Bright and Efficient Illumination

Energy efficiencyThomas Alva Edison invented the long-lasting light bulb more than a hundred years ago. The principle of the filament has remained the same to this day – as has its poor yield: The bulb converts only 5 to 10 percent of the invested energy into light, while most of it becomes heat. Fluorescent tubes and energy-saving light bulbs do considerably better, but are still not ideal.

A team of seven Fraunhofer Institutes is currently working on alternatives: highly efficient, cold light sources made of LED and OLED semiconductors. As similar as these acronyms may sound, they differ significantly. Light-emitting diodes (LEDs) are based on inorganic semiconductor crystals. They are robust, long-lasting and eminently suitable as bright single-point light sources. Organic light-emitting diodes (OLEDs), on the other hand, are made up of wafer-thin organic layers and emit light in a plane.

The researchers’ objective is to develop new, energy-saving light sources that produce an effect similar to daylight, and whose form and intensity can be adapted to any desired situation.

One conceivable option would be to apply OLED structures directly to window panes. During the day, they would let sunlight into the room, while in the evening they would emit light as large, flat lamps, as if the sun were still shining in. Special lighting atmospheres for different rooms will gradually replace conventional lamps and bulbs. The combination of LEDs and OLEDs will lead to new lighting concepts that can use sensors to recognize what the occupants are doing and activate spotlights or planar illumination accordingly.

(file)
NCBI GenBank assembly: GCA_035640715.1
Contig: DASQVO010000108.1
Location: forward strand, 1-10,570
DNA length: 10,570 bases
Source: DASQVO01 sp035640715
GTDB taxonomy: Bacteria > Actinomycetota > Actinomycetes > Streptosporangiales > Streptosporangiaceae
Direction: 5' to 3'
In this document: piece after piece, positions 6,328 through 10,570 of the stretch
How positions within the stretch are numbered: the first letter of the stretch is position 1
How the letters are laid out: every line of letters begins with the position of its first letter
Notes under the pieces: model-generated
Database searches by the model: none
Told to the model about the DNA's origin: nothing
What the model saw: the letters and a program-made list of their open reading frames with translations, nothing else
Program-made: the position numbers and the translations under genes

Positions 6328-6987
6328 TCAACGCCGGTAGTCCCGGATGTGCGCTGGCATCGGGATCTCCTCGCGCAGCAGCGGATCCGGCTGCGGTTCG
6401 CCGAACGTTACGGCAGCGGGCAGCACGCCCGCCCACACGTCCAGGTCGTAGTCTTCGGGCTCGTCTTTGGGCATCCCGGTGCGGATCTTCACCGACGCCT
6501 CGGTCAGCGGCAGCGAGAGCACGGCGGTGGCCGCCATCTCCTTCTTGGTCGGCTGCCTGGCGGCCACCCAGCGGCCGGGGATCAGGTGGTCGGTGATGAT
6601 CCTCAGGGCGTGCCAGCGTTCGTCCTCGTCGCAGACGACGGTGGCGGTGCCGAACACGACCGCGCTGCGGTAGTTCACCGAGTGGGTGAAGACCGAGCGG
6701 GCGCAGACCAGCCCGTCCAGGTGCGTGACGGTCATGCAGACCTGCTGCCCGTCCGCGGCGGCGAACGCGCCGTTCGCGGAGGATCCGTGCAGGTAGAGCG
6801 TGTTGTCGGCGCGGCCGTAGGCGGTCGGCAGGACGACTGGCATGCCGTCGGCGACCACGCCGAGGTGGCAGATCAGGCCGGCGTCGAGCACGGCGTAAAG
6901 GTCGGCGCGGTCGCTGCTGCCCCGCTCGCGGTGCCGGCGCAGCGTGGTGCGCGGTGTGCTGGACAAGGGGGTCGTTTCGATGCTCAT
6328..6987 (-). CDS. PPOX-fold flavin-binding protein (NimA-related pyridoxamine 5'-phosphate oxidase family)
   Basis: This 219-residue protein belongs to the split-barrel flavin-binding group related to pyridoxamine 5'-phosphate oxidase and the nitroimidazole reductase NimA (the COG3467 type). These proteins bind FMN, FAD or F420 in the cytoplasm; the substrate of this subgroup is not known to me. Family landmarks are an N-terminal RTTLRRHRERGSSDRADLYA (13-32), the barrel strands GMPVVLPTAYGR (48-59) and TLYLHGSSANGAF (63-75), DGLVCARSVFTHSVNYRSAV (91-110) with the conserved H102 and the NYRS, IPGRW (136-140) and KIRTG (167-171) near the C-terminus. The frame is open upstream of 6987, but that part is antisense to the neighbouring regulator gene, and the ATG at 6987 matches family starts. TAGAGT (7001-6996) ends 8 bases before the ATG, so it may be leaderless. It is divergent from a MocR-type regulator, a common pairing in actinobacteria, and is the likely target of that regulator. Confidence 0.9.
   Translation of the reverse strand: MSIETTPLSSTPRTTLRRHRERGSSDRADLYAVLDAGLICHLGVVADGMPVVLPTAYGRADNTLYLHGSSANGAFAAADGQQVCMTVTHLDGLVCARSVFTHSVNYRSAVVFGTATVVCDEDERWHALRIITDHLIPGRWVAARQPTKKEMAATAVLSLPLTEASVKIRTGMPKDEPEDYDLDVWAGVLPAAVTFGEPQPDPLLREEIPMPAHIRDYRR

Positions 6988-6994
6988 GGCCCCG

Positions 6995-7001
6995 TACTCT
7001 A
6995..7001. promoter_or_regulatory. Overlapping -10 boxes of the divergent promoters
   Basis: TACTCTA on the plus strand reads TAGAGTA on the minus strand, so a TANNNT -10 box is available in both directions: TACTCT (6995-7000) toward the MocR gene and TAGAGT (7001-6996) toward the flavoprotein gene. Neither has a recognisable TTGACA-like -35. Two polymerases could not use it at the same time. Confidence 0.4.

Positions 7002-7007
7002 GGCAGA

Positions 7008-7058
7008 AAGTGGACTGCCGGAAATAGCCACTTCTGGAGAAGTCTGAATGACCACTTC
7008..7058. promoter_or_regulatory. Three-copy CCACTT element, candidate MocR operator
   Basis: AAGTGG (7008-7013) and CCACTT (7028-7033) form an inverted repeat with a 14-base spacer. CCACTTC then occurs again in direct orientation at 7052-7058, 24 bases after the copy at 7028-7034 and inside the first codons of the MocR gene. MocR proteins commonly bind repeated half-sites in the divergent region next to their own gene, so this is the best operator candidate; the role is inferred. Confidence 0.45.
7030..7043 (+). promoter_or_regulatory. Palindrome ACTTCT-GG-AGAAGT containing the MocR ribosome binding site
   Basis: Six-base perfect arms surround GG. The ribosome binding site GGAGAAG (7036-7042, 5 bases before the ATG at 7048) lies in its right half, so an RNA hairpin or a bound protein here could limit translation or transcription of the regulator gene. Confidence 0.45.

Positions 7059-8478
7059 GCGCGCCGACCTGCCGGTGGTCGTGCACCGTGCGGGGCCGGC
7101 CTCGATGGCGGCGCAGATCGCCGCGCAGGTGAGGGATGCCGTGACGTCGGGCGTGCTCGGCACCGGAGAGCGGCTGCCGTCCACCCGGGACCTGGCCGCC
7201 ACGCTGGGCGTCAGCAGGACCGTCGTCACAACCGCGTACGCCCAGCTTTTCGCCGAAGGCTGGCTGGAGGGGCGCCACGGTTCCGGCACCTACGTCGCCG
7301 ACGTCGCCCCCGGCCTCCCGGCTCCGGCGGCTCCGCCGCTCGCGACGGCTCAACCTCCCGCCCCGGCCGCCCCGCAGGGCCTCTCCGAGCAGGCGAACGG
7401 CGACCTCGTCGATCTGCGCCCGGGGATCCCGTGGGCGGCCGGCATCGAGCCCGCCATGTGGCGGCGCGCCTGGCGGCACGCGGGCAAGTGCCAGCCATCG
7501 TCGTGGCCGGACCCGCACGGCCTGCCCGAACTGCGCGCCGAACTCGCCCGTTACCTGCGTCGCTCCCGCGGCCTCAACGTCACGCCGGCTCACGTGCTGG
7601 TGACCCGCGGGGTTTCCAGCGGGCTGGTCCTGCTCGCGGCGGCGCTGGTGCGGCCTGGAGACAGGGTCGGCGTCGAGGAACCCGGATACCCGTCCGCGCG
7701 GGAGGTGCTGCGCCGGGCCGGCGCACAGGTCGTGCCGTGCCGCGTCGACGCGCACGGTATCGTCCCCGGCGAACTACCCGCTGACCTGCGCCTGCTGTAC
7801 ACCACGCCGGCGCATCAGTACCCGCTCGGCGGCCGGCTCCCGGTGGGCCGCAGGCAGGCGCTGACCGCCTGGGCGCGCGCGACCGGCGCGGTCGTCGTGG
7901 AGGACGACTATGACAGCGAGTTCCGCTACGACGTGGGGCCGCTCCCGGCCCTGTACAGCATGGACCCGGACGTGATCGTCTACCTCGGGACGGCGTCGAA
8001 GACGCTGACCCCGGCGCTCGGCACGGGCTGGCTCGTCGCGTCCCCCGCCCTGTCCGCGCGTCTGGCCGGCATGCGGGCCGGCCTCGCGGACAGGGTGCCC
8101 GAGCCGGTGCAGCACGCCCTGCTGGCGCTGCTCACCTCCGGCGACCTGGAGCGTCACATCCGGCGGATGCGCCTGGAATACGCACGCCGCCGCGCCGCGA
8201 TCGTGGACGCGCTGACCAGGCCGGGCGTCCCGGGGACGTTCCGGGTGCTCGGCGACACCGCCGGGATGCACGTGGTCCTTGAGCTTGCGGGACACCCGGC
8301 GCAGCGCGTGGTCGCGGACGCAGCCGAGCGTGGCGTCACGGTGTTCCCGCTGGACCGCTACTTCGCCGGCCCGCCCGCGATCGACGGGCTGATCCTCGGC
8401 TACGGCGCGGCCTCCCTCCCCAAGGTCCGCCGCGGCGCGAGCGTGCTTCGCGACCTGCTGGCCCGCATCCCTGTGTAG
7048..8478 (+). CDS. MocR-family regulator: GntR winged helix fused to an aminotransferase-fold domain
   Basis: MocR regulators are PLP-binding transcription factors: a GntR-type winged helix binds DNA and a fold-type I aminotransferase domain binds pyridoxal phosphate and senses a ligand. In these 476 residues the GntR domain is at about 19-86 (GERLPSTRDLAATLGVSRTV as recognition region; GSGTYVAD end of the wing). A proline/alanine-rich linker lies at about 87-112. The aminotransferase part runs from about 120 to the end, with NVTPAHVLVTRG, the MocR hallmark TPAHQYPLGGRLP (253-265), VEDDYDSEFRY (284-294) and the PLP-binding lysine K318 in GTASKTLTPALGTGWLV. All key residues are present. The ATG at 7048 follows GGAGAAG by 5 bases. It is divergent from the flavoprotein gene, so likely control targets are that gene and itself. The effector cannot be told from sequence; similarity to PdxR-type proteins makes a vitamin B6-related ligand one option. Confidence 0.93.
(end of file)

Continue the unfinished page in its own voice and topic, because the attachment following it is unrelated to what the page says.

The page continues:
New lights on the horizonlight efficiency
The Fraunhofer researchers have devised an extensive research program, in which they intend to give OLEDs a greater intensity, prolong their life spans and scale up their production processes to industrial level. There are plans to improve LEDs, too. At present, these can only produce white light in a roundabout way that involves adding an extra substance to the blue-light semiconductors. This step will be eliminated in future, to further improve the intensity and efficiency of the light source. A large proportion of the research will focus on testing the new lighting concepts directly for use in a variety of applications and adapting them accordingly.


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Posted by on June 27, 2010. Filed under Energy efficiency. You can follow any responses to this entry through the RSS 2.0. You can leave a response or trackback to this entry

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